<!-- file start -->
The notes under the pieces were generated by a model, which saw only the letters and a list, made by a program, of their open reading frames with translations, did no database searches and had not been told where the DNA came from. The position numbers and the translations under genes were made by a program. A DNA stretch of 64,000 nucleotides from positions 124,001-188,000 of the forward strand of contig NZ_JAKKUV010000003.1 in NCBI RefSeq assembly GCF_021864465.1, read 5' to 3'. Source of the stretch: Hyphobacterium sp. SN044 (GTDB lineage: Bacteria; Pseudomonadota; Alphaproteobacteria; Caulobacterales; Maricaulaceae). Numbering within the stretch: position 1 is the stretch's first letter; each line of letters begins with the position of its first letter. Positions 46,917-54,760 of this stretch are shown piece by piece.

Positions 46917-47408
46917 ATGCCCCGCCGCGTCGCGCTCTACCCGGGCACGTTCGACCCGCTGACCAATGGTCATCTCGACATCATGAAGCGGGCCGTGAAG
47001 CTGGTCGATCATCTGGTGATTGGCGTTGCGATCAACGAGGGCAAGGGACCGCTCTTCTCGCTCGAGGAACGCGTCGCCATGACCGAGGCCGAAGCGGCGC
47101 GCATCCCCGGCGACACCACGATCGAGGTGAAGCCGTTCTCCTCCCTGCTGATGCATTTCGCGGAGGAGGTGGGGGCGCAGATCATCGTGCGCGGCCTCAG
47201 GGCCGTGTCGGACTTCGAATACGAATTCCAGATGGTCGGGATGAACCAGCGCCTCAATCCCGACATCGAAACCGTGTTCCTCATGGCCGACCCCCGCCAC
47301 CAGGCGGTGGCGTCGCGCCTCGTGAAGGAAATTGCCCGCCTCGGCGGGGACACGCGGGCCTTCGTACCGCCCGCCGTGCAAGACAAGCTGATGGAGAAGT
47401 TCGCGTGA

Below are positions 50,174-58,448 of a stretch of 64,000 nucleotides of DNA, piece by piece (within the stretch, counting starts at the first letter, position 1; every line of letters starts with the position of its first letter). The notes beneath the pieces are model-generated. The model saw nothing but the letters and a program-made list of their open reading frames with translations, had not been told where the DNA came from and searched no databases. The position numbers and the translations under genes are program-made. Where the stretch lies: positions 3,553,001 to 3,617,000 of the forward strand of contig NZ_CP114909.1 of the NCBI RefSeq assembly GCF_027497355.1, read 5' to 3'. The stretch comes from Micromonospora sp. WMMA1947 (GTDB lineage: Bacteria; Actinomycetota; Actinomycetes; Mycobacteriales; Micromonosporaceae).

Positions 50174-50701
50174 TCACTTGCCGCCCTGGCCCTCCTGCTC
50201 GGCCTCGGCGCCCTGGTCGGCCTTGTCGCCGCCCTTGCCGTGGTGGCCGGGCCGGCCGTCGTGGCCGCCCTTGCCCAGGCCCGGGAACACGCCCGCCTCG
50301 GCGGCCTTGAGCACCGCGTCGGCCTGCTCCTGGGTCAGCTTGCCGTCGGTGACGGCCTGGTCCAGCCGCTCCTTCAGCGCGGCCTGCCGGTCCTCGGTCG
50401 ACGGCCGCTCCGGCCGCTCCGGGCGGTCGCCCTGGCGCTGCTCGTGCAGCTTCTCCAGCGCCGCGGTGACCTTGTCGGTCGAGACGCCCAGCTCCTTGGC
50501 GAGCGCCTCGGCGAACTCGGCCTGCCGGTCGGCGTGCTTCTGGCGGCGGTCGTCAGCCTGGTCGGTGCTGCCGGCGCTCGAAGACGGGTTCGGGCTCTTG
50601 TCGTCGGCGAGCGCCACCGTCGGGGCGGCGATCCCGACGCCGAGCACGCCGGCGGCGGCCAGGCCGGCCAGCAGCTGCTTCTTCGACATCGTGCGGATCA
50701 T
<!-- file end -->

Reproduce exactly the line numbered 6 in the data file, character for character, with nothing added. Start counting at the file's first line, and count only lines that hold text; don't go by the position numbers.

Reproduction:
47201 GGCCGTGTCGGACTTCGAATACGAATTCCAGATGGTCGGGATGAACCAGCGCCTCAATCCCGACATCGAAACCGTGTTCCTCATGGCCGACCCCCGCCAC